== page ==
Volumes have been written already about what Obama promised as a candidate and what he actually delivered as president. The cases are often myriad and confusing because there are so many broken promises and the multiple effects of his disastrous policies are too numerous to sum up in an “elevator speech” that is both concise and convincing. That is part of the reason Mitt Romney is still running close with Obama; he has not wanted to use the central issue of character to articulate a broad, simple argument for why Obama must go.
There are likely reasons for that, including that Romney is a decent man who wants to win on his own merits. But the greater reason, I think, is that he doesn’t know how to articulate this argument in terms a liberal-leaning electorate can understand. That’s because he is not actually liberal.
Matt Stoller has no such barriers to his communication of the central issue this election: Obama’s character. Because he has been inside the machine of evolving Democratic politics, he has a clearer understanding of just why Obama is so offensive to both traditional and actual progressive Democrats. I use the modifier “actual” in relation to progressives because we are well aware of how the hagiography that Obama has deliberately provoked among that group has corrupted them and distorted their worldview.
In an article published Saturday at Salon, of all places, Stoller makes the case for why Democrats, progressive Democrats in particular, should not vote for Obama, not even in swing states. Rather than basing it on the civil liberties angle so many of the more intellectually consistent progressives have used, he makes his case on Obama having delivered the antithesis of the kind of fundamentally transformed policies he promised as a candidate.
The civil liberties/antiwar case was made eloquently a few weeks ago by libertarian Conor Friedersdorf, who wrote a well-cited blog post on why he could not, in good conscience, vote for Obama. While his arguments have tremendous merit, there is an equally powerful case against Obama on the grounds of economic and social equity. That case needs to be made.
So why oppose Obama? Simply, it is the shape of the society Obama is crafting that I oppose, and I intend to hold him responsible, such as I can, for his actions in creating it.
The above is a chart of corporate profits against the main store of savings for most Americans who have savings — home equity. Notice that after the crisis, after the Obama inflection point, corporate profits recovered dramatically and surpassed previous highs, whereas home equity levels have remained static. That $5-7 trillion of lost savings did not come back, whereas financial assets and corporate profits did. Also notice that this is unprecedented in postwar history. Home equity levels and corporate profits have simply never diverged in this way; what was good for GM had always, until recently, been good, if not for America, for the balance sheet of homeowners. Obama’s policies severed this link, completely.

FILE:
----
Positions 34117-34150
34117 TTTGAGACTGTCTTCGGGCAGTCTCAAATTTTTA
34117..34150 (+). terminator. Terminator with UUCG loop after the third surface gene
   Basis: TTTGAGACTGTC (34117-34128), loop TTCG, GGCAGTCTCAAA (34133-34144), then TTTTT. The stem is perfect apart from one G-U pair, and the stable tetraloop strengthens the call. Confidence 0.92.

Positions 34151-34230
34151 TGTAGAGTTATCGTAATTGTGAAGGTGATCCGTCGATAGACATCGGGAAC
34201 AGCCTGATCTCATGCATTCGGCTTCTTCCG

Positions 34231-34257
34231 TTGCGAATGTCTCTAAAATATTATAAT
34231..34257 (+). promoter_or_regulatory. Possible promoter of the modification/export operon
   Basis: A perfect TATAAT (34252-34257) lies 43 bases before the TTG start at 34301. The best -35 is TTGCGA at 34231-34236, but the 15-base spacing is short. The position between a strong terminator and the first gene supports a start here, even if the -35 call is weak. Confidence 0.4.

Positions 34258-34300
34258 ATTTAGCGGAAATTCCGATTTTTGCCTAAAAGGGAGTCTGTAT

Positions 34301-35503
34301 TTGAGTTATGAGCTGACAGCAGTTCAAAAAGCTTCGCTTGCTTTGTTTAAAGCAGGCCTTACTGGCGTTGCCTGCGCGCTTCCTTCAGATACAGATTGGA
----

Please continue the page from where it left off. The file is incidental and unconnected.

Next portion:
This split represents more than money. It represents a new kind of politics, one where Obama, and yes, he did this, officially enshrined rights for the elite in our constitutional order and removed rights from everyone else (see “The Housing Crash and the End of American Citizenship” in the Fordham Urban Law Journal for a more complete discussion of the problem). The bailouts and the associated Federal Reserve actions were not primarily shifts of funds to bankers; they were a guarantee that property rights for a certain class of creditors were immune from challenge or market forces. The foreclosure crisis, with its rampant criminality, predatory lending, and document forgeries, represents the flip side.
The policy continuity with Bush is a stark contrast to what Obama offered as a candidate.
While life has never been fair, the chart above shows that, since World War II, this level of official legal, political and economic inequity for the broad mass of the public is new (though obviously for subgroups, like African-Americans, it was not new). It is as if America’s traditional racial segregationist tendencies have been reorganized, and the tools and tactics of that system have been repurposed for a multicultural elite colonizing a multicultural population.
This is the shape of the system Obama has designed. It is intentional, it is the modern American order, and it has a certain equilibrium, the kind we identify in Middle Eastern resource extraction based economies.
This argument, it seems to me, is true. While we have spent much time and had much fun mocking the idiocy of Occupy Wall Street, who, let me be clear, deserved righteously that mockery, the core of their argument is true, if not the math. I have been making this same argument for a couple of years, in far less offensive terms and without the stupidity of horizontal movement dynamics.
The nature of a free market is that, from time to time, the balance of powers that it is designed to promote becomes imbalanced. Continue reading